Paradigm Shifts: Catching the Next Wave, Or Turning Your Back On A Tsunami
By William Matthies On Dec 1 2008 - 7:00am
When did you first become cognizant of the fact that digital music was changing everything? Before iPod? After? How long before or after?
The answer to these questions says a lot about how much attention you pay to paradigm shifts and, in the case of iPod, one that occurred right in the CE industry's backyard.
My business is helping clients to develop strategies and tactics for new, profitable growth, and part of that is helping them see disruptive events that can make or break their business. "Make" if they recognize a game-changing event and react ahead of the curve; "break" if they don't see what's coming.
Let's look at three such shifts: one in CE, one close to our industry but much more encompassing, and a third whose scope is potentially meteor-hitting-the-earth-wiping-out-all-life kind of change.
Movies on demand: A growing number of consumers are increasingly exposed to movies on (or near) demand from cable, satellite and movie download services. Too early to say with certainty that this is a paradigm shift, but I'll bet it is, and one that portends big changes for CE.
Like what? Many things, such as the end of home viewing on physical media that was bought or rented and viewed on players whose sole or primary function is the playback of that media. A definite paradigm shift, if it happens.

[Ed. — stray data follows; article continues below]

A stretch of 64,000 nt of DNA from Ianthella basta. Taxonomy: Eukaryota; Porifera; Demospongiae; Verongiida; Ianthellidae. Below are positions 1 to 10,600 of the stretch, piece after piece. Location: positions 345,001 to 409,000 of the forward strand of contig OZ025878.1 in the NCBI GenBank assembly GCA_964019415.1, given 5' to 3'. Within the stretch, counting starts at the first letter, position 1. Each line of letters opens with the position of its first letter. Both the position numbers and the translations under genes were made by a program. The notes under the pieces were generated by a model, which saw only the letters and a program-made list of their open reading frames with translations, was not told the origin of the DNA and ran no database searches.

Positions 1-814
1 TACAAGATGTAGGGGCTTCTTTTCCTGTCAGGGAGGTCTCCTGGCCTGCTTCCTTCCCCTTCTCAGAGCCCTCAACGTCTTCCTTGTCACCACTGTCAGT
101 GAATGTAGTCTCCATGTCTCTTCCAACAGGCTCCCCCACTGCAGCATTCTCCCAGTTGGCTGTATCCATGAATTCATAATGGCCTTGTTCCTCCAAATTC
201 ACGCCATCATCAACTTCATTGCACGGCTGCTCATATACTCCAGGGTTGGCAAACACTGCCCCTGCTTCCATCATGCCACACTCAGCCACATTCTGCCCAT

Cloud computing: Space is limited so if you don't know about leveraging the Internet to extend IT capabilities, Google it; you need to know. The Oct. 25, 2008, edition of The Economist put it this way: "[Cloud computing] will allow digital technology to penetrate every nook and cranny of the economy and of society." It warrants repeating: "every nook and cranny of the economy and of society," and from where I sit that unqualified pronouncement is an understatement.
And don't think this is a lifetime away. To be sure we are in the early stages and there will be false starts, but it will happen just as certainly as Amazon — which is on the cutting edge of cloud computing —sells books. (Remember not too long ago when they weren't making money and most thought they would go away?)
The reinvention of the world's financial structure: Not really "meteor-hitting-the-earth-wiping-out-all-life," but a lot of dinosaurs have and will die, leaving a yet to be defined new financial order to be inhabited by others. Now don't panic; this is actually a good thing. There is no way the old way was sustainable. Staying that course would have been a meteor hit. I am an eternal optimist and believe we will come out of this better than we went in, and that we will do so much sooner than most now believe. But you won't be able to go back to business as usual, unless you want to join the dinosaurs.
So along with everything else you must do, stop and think about these seismic shifts in terms of what they mean to you now as well as in the future . Those who get it right will prosper. For those who get it wrong, or worse, ignore the not so obvious, then as the sign carried by the man on the corner says, the end is near.